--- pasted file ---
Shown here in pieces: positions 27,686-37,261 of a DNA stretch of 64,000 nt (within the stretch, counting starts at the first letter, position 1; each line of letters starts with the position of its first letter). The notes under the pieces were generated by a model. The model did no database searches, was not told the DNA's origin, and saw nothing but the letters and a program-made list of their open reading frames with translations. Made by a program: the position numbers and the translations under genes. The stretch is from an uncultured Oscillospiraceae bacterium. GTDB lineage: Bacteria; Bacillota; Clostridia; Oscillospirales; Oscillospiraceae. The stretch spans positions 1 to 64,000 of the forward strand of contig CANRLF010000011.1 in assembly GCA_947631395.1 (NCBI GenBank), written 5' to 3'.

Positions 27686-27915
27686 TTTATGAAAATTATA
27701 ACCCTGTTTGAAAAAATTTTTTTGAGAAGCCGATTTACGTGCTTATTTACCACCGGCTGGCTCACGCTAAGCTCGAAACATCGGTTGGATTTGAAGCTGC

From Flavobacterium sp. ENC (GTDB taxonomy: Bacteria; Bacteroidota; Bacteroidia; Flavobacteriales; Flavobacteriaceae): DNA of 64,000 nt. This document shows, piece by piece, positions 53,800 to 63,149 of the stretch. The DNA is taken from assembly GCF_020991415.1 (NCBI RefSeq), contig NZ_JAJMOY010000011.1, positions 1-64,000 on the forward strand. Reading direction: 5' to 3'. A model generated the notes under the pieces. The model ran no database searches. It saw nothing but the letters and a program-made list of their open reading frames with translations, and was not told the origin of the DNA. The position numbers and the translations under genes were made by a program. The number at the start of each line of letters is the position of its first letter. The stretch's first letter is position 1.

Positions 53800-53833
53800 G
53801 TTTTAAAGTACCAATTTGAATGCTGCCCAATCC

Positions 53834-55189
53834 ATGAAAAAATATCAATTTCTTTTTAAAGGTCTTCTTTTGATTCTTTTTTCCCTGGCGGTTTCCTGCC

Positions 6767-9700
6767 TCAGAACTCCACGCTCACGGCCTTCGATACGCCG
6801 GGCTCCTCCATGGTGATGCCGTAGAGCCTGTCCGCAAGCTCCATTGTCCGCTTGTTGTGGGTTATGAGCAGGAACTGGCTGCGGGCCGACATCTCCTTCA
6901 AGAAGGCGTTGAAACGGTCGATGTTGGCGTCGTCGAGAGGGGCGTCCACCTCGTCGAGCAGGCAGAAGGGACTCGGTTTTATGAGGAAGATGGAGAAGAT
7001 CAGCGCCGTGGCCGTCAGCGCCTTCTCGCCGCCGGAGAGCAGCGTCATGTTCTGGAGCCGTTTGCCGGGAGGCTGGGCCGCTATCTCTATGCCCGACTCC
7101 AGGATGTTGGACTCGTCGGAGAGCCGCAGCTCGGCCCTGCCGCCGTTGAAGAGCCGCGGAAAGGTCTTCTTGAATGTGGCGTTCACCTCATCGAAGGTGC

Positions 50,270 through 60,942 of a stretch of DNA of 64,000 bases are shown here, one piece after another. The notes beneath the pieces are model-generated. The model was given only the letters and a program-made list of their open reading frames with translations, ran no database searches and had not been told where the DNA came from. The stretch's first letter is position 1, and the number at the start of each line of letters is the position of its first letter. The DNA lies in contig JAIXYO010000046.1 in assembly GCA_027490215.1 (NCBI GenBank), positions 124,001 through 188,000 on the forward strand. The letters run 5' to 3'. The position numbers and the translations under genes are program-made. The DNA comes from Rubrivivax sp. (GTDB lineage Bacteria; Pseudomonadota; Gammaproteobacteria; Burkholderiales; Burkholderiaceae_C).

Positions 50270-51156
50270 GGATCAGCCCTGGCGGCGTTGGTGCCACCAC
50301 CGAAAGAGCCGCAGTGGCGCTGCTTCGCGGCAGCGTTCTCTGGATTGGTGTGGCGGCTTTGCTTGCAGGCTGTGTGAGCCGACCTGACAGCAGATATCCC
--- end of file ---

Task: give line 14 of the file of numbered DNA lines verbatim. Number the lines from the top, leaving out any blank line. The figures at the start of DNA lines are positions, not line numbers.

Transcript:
6901 AGAAGGCGTTGAAACGGTCGATGTTGGCGTCGTCGAGAGGGGCGTCCACCTCGTCGAGCAGGCAGAAGGGACTCGGTTTTATGAGGAAGATGGAGAAGAT